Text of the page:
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Arrival at Queenstown - American Line - 1907

Outbound Passengers

Passengers arriving at Philadelphia by rail can secure a hansom or "four-wheeler" at any of the depots and be conveyed with their baggage direct to the piers, foot of Washington Avenue.

Or, they can arrange with the Union Transfer Agent on the train or at the depot to transfer the baggage at a cost of thirty-five cents for each piece, and take either a Market or Chestnut Street car east to Second Street, at either of which intersections the passenger will board a Mifflin Street car which runs south on Second Street to Washington Avenue.

The pier is two blocks from where the passenger leaves the car.

Claiming Baggage at Pier

Upon arrival at the pier, passengers should immediately claim their baggage which will be found in close proximity to the main gangway. To "claim" baggage is to point it out to the baggage - master and see that it is properly labeled.

Stateroom baggage will be placed on deck until after the steamer leaves the pier, and will then be conveyed to the rooms.

Missing Baggage

In the event of any baggage missing the steamer, passengers should notify the baggage-master, giving him the necessary information where same should be forwarded, and upon arrival at Liverpool, also notify the baggage-master there to what address they wish it sent, handing to him the keys, if it is locked baggage, in order that he can have it examined by the customs officers, and forwarded without delay.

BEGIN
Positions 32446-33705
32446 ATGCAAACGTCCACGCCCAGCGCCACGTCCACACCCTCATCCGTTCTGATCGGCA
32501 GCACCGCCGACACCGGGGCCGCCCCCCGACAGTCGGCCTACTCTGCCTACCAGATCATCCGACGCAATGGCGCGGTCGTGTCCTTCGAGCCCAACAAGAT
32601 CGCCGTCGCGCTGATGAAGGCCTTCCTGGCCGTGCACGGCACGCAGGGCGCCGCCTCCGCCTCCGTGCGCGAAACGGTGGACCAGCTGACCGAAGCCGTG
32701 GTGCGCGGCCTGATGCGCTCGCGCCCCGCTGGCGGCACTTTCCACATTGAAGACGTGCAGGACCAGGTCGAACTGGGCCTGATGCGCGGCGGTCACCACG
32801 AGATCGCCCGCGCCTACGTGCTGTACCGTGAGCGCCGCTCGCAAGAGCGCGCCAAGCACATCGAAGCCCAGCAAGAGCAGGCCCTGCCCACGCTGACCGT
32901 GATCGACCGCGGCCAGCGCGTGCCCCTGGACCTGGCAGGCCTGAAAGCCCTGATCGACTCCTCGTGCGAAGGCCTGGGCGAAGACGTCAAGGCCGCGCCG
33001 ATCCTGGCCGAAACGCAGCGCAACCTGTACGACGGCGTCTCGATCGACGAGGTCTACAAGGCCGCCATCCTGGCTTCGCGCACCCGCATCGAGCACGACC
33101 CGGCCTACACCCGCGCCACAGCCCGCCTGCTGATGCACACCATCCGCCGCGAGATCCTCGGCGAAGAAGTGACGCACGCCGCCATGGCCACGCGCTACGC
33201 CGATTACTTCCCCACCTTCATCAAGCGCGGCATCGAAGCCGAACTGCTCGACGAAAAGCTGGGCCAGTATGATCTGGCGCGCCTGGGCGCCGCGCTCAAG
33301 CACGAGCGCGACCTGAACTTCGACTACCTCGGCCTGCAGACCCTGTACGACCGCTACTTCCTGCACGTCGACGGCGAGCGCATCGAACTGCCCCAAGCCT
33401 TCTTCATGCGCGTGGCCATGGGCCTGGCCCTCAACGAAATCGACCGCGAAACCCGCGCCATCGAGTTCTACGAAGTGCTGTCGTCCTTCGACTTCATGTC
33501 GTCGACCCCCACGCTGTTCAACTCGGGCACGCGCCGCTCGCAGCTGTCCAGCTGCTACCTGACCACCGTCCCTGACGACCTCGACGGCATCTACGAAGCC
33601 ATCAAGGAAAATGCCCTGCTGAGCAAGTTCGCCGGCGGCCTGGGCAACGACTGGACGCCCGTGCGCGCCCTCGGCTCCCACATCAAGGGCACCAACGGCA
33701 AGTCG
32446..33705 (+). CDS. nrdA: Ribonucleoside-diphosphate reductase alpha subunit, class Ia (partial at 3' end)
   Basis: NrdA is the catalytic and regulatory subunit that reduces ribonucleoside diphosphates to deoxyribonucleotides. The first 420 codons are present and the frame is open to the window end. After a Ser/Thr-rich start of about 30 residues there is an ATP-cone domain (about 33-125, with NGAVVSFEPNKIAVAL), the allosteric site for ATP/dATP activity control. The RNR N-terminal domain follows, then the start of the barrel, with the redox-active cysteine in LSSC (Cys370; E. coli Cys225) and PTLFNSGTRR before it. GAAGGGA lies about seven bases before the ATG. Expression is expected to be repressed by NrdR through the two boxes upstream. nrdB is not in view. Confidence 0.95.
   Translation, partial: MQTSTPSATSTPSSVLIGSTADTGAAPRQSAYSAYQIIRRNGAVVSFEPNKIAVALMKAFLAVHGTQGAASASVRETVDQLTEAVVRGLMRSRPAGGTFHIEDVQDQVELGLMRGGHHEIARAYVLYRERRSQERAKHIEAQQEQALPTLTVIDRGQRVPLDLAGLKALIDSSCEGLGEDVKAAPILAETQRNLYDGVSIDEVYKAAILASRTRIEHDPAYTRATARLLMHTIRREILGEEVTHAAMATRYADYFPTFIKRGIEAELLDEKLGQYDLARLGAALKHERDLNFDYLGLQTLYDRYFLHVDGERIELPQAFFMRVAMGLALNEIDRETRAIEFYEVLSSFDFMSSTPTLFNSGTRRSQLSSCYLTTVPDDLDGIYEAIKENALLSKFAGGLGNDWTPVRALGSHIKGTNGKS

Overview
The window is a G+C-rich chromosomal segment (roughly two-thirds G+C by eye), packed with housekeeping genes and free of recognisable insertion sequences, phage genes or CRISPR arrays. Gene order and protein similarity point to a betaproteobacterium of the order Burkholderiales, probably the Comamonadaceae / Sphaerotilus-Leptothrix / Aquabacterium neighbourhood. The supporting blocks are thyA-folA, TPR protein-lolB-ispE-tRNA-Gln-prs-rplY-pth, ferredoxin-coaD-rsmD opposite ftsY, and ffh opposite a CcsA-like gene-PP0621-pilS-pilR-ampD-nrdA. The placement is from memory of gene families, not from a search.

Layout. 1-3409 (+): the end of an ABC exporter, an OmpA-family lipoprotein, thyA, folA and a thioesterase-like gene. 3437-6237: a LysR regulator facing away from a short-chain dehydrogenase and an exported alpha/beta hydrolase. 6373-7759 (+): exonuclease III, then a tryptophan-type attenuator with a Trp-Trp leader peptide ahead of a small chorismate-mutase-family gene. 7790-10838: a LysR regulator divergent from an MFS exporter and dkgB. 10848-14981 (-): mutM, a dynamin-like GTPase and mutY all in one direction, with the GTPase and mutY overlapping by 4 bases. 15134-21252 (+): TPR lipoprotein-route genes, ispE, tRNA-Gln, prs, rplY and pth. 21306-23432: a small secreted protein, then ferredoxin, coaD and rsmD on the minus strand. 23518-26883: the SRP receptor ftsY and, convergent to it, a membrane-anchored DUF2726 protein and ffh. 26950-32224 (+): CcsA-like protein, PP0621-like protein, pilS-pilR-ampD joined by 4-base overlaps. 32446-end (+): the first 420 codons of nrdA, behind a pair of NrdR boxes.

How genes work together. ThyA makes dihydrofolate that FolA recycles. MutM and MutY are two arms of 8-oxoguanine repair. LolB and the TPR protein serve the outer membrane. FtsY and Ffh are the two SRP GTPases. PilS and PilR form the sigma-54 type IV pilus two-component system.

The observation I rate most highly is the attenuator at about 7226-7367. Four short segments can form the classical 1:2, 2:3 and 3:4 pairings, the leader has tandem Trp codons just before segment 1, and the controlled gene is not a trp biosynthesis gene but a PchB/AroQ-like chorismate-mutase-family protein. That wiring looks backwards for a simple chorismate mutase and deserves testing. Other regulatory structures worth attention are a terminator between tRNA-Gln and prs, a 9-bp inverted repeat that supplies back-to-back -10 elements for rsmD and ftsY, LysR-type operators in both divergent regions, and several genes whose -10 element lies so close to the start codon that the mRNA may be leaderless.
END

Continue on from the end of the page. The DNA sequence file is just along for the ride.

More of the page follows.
Arrival at Queenstown

Passengers wishing to disembark at Queenstown are taken on board one of the new saloon-fitted, electric-lighted tenders, which meet the American Line steamers in Queenstown Harbor, and they are landed with their baggage at the Custom House, which is part of the new railroad station of the Great Southern & Western Railway of Ireland, where their baggage is examined, and where they can arrange to have it forwarded to any point they may desire. Ample accommodations in the way of waiting and dining rooms, telegraph offices, etc., are provided for the use of passengers.

Trains leave Queenstown frequently for Cork, which is a distance of only thirty minutes. There are usually three daily trains from Queenstown through to Dublin, and passengers have the privilege of stopping over at any intermediate station.

The Great Southern & Western Railway allows 120 pounds free baggage to first-class, 100 pounds to second and 60 pounds to third-class passengers, and almost all the Irish railways make the same free allowances.

There are first-class hotels at Queenstown, Cork, Killarney and at all other places of interest and importance visited by tourists.

The landing of Queenstown passengers an baggage occupies from five minutes to half or three-quarters of an hour.

The American Line Agents at Queenstown are Messrs. James Scott & Co., who will be pleased to give passengers any desired information.

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